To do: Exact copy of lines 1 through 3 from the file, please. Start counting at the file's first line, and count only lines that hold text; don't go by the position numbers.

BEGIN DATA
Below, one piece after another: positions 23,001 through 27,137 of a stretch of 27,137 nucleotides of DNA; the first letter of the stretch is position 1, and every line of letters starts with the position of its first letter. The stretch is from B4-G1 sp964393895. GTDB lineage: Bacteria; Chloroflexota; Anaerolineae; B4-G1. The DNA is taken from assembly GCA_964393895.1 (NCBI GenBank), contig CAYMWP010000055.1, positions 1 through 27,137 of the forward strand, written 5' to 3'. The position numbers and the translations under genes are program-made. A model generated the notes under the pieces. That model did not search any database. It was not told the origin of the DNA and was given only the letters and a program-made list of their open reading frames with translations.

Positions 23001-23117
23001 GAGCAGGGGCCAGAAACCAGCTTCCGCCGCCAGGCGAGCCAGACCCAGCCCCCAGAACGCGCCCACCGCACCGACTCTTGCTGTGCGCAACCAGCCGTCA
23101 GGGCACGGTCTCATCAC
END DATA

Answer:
Below, one piece after another: positions 23,001 through 27,137 of a stretch of 27,137 nucleotides of DNA; the first letter of the stretch is position 1, and every line of letters starts with the position of its first letter. The stretch is from B4-G1 sp964393895. GTDB lineage: Bacteria; Chloroflexota; Anaerolineae; B4-G1. The DNA is taken from assembly GCA_964393895.1 (NCBI GenBank), contig CAYMWP010000055.1, positions 1 through 27,137 of the forward strand, written 5' to 3'. The position numbers and the translations under genes are program-made. A model generated the notes under the pieces. That model did not search any database. It was not told the origin of the DNA and was given only the letters and a program-made list of their open reading frames with translations.

Positions 23001-23117
23001 GAGCAGGGGCCAGAAACCAGCTTCCGCCGCCAGGCGAGCCAGACCCAGCCCCCAGAACGCGCCCACCGCACCGACTCTTGCTGTGCGCAACCAGCCGTCA